Christopher Badcock is Reader in Sociology at the London School of Economics. He wrote in the Preface to this 2000 book, "I must emphasize that this book is not intended to be a general critique of evolution or psychology... where a fundamental issue of evolutionary interpretation does have pertinence to evolutionary psychology, I have discussed the difficulties that are relevant to it... Similar remarks apply to psychology... This book is described as a critical introduction not because it is critical of the fundamental claim that human psychology has evolved... but because much criticism is warranted by the application of that belief to particular aspects of psychology by evolutionary psychologists." (Pg. xi-xii)
He suggests, "just because something has evolved doesn't necessarily mean that it is 'particularly well designed' for performing its function. On the contrary... many important adaptations in the human body are not particularly well designed for their adaptive purpose and are certainly far from optimal in the way they work." (Pg. 21) He later points out, "Behaviourism... showed that even laboratory animals cannot be regarded as blank slates, conditionable at the whim of the behaviourist. On the contrary, behaviourism's failures suggest that if there are strict limits to the conditioning of animals, they are likely to be even stricter ones where human beings are concerned." (Pg. 243)
He argues, "Indeed, it is genetically true that genes need not---and indeed cannot---contain all the information that would be necessary if they really were completely detailed blueprints for organisms. The human genome could not possibly store enough data to detail every connection between brain cells, for example, simply because there are so many billions of them... This is nothing like enough to code them all in DNA, even if every one of the three billion bases available in the entire genome were used." (Pg. 60) He adds, "Those who balk at the idea of genes building behaviour ... are probably doing so in some part because ... they jump directly from the gene to behaviour without thinking of the agent that must lie in between. The concept of the epigenetic agent explains how and why genes can be the units of inheritance and yet the agents that they generate can have capabilities that far exceed their own." (Pg. 70)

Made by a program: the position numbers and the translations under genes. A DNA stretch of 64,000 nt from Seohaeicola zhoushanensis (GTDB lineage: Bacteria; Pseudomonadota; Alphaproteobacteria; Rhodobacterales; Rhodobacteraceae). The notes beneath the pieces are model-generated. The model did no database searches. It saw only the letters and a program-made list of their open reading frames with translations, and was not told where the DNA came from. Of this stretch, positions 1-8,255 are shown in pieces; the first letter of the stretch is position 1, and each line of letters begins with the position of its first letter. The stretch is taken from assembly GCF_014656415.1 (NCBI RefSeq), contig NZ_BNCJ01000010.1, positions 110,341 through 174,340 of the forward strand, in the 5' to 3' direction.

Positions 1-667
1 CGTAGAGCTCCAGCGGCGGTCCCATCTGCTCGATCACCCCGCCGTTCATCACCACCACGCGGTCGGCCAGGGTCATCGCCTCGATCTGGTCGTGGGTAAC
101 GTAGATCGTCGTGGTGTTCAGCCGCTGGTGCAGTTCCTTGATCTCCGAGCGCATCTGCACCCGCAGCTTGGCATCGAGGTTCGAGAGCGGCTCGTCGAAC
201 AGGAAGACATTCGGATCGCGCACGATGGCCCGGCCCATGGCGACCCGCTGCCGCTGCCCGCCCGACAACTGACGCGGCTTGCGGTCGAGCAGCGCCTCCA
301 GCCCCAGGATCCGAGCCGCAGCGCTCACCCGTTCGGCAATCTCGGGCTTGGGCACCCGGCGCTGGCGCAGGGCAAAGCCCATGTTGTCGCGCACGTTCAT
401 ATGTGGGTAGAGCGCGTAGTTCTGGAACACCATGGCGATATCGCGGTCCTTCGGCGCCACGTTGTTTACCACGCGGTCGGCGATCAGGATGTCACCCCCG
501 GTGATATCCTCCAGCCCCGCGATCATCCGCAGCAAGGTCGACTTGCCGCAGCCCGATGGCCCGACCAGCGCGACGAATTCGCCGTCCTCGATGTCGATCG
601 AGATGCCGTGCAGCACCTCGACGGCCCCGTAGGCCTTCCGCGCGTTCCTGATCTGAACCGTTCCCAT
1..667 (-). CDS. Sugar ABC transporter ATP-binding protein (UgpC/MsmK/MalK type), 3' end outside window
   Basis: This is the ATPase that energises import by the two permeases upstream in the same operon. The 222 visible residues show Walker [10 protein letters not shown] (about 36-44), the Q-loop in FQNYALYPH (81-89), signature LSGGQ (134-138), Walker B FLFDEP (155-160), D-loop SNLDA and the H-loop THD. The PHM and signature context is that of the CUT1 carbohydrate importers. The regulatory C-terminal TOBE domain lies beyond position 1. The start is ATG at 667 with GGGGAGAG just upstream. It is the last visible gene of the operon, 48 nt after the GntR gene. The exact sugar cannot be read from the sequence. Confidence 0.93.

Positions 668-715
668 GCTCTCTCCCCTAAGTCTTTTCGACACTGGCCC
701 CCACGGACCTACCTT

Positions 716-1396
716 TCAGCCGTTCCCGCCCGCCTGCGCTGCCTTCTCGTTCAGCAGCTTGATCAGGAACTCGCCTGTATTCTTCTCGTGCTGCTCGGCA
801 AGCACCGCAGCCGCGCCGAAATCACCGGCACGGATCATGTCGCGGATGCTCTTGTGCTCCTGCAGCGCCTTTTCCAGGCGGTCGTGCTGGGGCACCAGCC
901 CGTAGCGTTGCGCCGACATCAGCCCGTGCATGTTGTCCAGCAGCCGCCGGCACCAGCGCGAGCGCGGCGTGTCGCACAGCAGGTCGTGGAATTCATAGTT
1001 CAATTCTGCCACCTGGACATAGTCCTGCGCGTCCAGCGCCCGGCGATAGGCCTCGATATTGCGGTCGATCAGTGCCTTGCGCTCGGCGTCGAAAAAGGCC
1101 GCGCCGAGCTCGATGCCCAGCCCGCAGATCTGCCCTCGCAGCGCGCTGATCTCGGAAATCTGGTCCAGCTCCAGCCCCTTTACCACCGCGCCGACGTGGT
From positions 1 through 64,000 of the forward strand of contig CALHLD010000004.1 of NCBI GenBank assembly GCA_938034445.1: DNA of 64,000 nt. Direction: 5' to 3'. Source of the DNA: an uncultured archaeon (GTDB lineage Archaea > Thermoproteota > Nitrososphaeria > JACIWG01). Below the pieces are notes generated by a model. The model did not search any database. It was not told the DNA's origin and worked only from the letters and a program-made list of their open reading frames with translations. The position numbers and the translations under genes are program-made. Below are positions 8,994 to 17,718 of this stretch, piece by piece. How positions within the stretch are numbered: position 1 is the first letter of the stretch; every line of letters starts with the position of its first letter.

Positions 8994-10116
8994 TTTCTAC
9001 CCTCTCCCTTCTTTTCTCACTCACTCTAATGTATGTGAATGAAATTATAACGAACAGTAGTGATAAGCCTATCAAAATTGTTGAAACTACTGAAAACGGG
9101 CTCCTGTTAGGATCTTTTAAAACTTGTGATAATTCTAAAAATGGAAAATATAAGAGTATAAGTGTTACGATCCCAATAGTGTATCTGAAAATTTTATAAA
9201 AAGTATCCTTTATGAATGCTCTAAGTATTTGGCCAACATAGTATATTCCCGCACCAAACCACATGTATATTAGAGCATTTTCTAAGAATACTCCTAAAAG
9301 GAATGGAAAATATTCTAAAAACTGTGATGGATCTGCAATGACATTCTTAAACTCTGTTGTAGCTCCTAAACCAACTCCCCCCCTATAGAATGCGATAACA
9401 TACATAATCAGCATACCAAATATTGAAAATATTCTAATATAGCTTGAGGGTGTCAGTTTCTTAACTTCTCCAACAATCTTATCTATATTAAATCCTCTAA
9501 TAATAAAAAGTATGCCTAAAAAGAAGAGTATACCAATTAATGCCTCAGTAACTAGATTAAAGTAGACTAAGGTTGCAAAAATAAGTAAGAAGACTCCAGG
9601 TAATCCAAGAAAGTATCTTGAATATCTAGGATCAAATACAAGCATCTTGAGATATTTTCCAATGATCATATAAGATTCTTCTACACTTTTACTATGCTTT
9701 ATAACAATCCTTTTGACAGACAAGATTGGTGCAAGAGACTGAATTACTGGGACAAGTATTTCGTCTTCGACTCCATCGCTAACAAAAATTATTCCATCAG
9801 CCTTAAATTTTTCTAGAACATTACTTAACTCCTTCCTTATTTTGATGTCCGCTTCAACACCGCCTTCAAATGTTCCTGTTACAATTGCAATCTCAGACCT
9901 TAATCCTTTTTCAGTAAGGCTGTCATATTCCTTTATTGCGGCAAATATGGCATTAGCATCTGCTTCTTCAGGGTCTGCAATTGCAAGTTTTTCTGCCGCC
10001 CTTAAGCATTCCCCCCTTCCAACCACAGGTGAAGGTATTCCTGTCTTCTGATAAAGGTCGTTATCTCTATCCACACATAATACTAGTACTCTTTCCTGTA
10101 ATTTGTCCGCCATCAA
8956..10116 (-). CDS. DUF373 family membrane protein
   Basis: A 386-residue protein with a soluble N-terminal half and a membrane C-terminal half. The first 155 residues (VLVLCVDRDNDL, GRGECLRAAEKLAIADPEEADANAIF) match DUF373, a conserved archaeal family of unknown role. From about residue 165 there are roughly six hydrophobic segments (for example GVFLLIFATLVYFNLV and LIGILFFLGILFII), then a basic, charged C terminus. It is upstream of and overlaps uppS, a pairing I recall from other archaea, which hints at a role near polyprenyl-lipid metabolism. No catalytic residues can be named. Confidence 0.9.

He states, "According to this approach, the nature/murture controversy would ... [be] one between maternal and paternal genes that build different brain systems, motivate different types of behaviour, and conflict over fundamental issues like egoism and altruism... The maternal genome of the individual will always be biased in favour of ALTRUISM because maternal genes will always be shared with other offspring of the same mother... maternal genes of the individual will favour INTELLECT over instinct for much the same reasons: instinct can be biologically programmed by paternal genes, but the mother's genes can rely on her nurturing role and pervasive environmental influence to educate and mould the psychology of her children..." (Pg. 264-265)
He summarizes, "to date, evolutionary psychology has thought about the problem principallly in terms of the whole organism, and has seldom considered the possibility of conflict between different parts of the individual's genome... this book... suggests a new possibility. This is that there is not just one brain with one evolved psychology, but at least two, and that different brain systems motivate different behaviour to benefit different sets of genes... the nature side of the nature/nurture controversy appears to correspond to one of these, and the nurture side to the other. Clearly, if evolutionary psychology is to succeed as an enterprise it must be the psychology of both..." (Pg. 267-268)
This is an interesting approach, that will be of interest to those wanting discussions of the "metatheory" aspects of evolutionary psychology.